Not 5, Researchers Say Now People Can Identify 6 Basic Flavors

Japanese scientist Kikunae Ikeda introduced the concept of umami as a fundamental taste in the 1900s. He newly introduced the umami or spicy taste alongside sweet, sour, salty, and bitter. It took almost eight decades for the scientific community to acknowledge this additional taste officially.

In a new study, researchers found there is a sixth basic taste sensation. This research was conducted by a team led by USC Dornsife neuroscientist Emily Liman.

Type III TRCs respond to ammonium chloride in an OTOP1-dependent manner. Credit: Nature Communications (2023). DOI: 10.1038/s41467-023-41637-4

Liman and her team made an intriguing discovery about ammonium chloride, a compound well-known for its unique taste. In Northern European countries like Scandinavia, ammonium chloride is found in salt licorice, a popular treat for over a century.

Scientists have recognized that the tongue responds significantly to ammonium chloride for years. However, the exact tongue receptors responsible for this response remained elusive.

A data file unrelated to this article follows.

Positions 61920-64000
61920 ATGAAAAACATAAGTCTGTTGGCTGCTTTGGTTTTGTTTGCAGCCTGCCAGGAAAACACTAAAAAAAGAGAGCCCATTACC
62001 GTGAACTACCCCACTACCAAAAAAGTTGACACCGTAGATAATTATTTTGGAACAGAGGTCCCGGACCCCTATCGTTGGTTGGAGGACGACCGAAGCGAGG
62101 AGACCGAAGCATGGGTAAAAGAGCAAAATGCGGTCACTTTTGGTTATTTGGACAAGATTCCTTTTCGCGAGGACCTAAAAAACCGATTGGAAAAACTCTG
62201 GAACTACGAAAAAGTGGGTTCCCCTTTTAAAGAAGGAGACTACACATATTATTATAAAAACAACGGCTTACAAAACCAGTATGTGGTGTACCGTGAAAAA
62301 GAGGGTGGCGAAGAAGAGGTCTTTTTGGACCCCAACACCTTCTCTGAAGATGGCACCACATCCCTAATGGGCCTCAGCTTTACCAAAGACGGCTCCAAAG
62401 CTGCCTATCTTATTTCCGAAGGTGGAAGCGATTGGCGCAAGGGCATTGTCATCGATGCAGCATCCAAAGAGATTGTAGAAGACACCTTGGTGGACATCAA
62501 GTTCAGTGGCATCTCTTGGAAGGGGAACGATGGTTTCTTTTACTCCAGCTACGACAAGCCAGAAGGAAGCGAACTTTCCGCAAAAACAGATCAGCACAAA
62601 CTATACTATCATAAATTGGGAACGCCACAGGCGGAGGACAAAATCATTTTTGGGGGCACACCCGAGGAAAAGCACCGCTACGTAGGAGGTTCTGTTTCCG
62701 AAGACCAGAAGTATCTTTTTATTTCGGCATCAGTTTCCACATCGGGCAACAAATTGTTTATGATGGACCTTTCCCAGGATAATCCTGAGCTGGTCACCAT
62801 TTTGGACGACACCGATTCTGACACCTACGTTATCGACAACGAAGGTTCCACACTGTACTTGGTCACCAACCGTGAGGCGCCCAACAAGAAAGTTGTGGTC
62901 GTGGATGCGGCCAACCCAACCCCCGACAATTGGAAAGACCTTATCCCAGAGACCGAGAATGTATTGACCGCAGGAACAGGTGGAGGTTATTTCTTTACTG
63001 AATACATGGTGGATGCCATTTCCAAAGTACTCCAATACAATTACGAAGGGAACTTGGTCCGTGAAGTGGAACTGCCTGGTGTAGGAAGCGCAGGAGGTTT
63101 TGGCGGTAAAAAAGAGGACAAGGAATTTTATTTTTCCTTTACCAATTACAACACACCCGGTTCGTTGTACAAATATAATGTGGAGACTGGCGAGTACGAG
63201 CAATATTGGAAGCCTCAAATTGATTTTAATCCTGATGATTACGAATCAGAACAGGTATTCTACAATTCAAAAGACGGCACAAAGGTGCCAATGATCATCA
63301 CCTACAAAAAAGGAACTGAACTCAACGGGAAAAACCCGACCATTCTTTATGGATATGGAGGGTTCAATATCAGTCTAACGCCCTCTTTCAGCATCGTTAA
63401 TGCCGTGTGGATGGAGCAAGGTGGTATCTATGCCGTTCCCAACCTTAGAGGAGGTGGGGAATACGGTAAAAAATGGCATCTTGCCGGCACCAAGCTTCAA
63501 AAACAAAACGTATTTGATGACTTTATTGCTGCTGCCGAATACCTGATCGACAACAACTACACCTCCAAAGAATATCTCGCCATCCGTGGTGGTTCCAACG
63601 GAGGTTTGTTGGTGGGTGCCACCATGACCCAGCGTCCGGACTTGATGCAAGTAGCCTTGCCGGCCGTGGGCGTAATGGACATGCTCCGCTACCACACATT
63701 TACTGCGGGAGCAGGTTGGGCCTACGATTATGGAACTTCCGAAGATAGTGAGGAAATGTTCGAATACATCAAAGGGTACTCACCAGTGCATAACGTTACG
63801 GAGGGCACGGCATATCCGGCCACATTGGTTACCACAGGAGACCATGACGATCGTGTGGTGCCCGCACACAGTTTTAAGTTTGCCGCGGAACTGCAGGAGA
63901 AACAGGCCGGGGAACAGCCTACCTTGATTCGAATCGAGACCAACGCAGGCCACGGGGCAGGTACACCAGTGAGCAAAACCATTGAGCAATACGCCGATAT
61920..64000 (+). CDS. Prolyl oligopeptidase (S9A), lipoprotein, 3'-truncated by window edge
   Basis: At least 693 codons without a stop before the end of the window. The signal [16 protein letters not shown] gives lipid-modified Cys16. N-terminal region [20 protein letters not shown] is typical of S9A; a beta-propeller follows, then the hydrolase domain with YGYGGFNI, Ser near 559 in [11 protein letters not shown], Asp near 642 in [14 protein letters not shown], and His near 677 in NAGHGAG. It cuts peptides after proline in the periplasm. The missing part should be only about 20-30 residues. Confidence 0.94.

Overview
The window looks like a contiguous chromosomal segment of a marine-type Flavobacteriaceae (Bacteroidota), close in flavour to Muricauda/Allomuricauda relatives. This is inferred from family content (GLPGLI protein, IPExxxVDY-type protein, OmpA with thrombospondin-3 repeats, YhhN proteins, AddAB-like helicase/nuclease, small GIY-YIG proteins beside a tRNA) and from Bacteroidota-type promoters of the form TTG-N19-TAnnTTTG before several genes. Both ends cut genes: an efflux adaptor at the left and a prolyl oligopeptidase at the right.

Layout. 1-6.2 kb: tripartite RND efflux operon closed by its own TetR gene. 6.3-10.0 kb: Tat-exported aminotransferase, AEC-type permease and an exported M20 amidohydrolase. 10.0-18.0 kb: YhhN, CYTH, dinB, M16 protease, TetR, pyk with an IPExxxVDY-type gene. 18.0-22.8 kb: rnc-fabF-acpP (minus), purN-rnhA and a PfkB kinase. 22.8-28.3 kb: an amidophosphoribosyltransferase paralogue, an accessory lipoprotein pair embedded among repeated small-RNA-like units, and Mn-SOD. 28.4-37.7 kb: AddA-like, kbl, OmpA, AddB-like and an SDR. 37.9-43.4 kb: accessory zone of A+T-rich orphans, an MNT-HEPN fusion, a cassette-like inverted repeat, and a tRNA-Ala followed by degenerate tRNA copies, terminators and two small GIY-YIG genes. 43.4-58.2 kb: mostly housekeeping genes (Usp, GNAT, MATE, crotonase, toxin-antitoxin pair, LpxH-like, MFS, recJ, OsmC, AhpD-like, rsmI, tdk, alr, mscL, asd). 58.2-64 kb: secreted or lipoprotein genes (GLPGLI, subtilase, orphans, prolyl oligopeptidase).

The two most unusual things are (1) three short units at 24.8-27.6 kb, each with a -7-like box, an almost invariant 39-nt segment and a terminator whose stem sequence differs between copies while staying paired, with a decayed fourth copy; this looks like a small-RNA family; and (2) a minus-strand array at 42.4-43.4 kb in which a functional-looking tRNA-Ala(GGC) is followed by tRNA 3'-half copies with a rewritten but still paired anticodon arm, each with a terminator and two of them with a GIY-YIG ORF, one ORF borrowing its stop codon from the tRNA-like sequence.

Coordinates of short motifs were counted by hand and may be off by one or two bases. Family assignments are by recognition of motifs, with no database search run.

The Role of the OTOP1 Protein

Liman’s team identified the OTOP1 protein as the key player in detecting sour taste. This protein forms a channel for hydrogen ions, the essential components of acids, to enter taste receptor cells.

The researchers discovered that ammonium chloride effectively activates the OTOP1 channel more than acids. When ammonium chloride introduced, it releases small amounts of ammonia inside the cell, altering its pH and driving a proton influx through the OTOP1 channel.

Confirming the Findings

The team conducted experiments with lab-grown human cells producing the OTOP1 receptor protein to validate their results. They found that ammonium chloride activated the OTOP1 channel. And it generates an electrical signal in taste bud cells.

Mice with a functional OTOP1 protein found ammonium chloride unappealing and refused to consume it when given a choice. On the other hand, mice lacking the OTOP1 protein showed no aversion to the alkaline salt, even at high concentrations.

Why Do We Detect Ammonium Chloride?

Liman speculates that our ability to taste ammonium chloride may have evolved to help us avoid ingesting harmful substances rich in ammonium. This compound commonly found in waste products. It has some toxic properties. Sensitivity to ammonium chloride appears to vary among species.

The researchers aim to explore whether other members of the OTOP proton family share this sensitivity.

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